can you suggest why a child would not be able to catch up to their peers even with therapy? What would you suggest i do with preschool etc
    Really need advise on what to do next to my knowledge she does not have a disablity is this something i should look into?

  19. HI Nitin,

    You have writen a fantastic article not only enlighting the parents in greaf but are also educating them who are search hospital to hospital like myself in search of answers. The comments shared by other bloggers are of great help too. I just want to share my story and want to you to direct us in the right direction for therapy and medication.
    Me and my wife are not related(i.e. not cousins) we have a baby daughter 2 yrs and 6 months old, she was born from the C section, her mother had a history of high blood pressure during pregnancy, she was not born immature but had a weight of 1.74kgs. She had clift pallet and hypo callicimia. Since her birth she has alomost all the developmental delays her head circumfrance is still of an 8 m old but she has excellent height and weights arround 10 kg . She say few words, cannnot stand without support. Some physical therapy showed positive results in terms of limb sturcture. Clift pallet operated and calcium results are fine now. MRI, EEG, Cyrotyping, Echo, head X ray and Chest X ray, major test of amune system are all perfect.
    She is currently on Pirectum. There is still no doctor who could diagnose her accurately.
    Kindly help with diagnostic and future strategy.


    1. Dear Mr. Ahmad,
      thank you for writing in. I am glad that you found the information presented in the post helpful. You ask a very broad and open ended question in regards to further diagnosis and treatment. All I can advice from here is that she should remain under the care of a paediatrician and that aggressive early intervention (in terms of speech, physical and occupational therapy) should continue. Your baby daughter should be reassessed at frequent intervals to document her growth and development.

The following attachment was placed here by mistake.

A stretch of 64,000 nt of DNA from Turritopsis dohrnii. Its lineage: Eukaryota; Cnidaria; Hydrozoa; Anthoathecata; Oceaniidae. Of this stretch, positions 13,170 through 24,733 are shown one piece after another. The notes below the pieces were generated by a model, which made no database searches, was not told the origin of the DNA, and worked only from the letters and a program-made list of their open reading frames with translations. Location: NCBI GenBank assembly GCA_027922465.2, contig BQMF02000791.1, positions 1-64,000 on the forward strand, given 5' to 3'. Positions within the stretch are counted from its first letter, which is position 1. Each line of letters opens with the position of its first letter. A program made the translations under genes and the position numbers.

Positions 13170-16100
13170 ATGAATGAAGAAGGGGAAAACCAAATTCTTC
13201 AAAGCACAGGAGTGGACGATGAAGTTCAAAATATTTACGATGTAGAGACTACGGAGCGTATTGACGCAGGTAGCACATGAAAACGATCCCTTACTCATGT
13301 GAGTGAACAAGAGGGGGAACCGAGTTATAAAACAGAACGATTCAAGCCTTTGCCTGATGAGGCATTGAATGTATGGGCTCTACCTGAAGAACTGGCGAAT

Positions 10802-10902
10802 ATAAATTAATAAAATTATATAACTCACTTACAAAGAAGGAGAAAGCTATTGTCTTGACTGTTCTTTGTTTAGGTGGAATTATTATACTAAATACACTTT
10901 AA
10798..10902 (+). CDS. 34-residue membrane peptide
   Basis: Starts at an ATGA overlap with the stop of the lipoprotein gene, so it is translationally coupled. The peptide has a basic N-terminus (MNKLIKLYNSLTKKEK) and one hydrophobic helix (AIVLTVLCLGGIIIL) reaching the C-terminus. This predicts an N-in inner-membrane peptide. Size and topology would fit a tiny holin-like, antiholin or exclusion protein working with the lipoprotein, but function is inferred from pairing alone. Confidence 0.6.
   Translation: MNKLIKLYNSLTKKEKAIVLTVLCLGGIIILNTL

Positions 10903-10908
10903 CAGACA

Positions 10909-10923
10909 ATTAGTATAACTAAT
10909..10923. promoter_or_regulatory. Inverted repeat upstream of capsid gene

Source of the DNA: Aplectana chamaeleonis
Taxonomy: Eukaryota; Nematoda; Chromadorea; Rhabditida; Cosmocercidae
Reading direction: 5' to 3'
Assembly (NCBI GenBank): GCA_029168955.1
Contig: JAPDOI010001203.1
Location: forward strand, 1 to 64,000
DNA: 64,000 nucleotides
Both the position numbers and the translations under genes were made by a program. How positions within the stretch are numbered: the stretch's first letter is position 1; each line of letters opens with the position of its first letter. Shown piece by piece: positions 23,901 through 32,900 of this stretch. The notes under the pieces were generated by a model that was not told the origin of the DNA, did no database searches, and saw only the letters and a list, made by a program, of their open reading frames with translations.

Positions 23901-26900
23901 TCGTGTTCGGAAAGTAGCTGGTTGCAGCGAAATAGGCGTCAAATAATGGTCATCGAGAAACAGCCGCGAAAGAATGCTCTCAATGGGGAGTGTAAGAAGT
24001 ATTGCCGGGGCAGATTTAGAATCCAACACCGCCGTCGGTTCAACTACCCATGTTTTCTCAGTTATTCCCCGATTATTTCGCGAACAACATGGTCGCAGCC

Personal Regards,

      Nitin Sethi, MD

  20. Hi,
    My son is going to be 4 now. We noticed the delay in development as early as 18 months. He has been going to pre- school since then. He has missed most of his milestones towards sitting crawling walking running and cycling. The good part is that he has started to cycle recently. A lot of different words on the internet has kept us anxious all this while. Someone had prematurely mentioned Autism which shook our world since then.

    He had a low T39(Throid) diagnosed at 18 months and was on medication for aboout 4 months. The T3 levels are in the normal range now and his medication has been discontinued. My wife had a history of thyroid imbalance, our sons report on the Thyroid was in the normal range at birth.

    We are glad with whatever development he has shown in the past. He never responded to his name, he still does not do so often, could not point towards objects or was not potty trained.

    All this has changed in the last 6 months with some amount of occupational therapy and special education.

    He rarely kicks the ball, has recently started to throw one for a very short distance.

    He does flap his hands in excitement sometimes. Does not sit still and not focussed on tasks. His school had suggested for a psychological evaluation.

    He has started to repeat a lot of words and started to form some sentences with 5-6 words.

    On the Conners Parent and Teachers Rating scale it has been remarked that he falls under Mildly Atypical category for Inattention and Moderately Atypical category for Hyperactivity.

    Am scared that the teachers would feel as if their doubts are validated to treat him differntly or suggest otherwise.

    He has this uncanny ability to remember songs and sing out the tune of most of them better than most adults can do. We admire his memory towards routes or alphabets or numbers or colors and associatoins between words from different topics and context. He can recall more brands than a 6 or 7 year old.

    Stand confused and sometimes have a feeling of helplessness.

    Please suggest way forward with a diagnosis.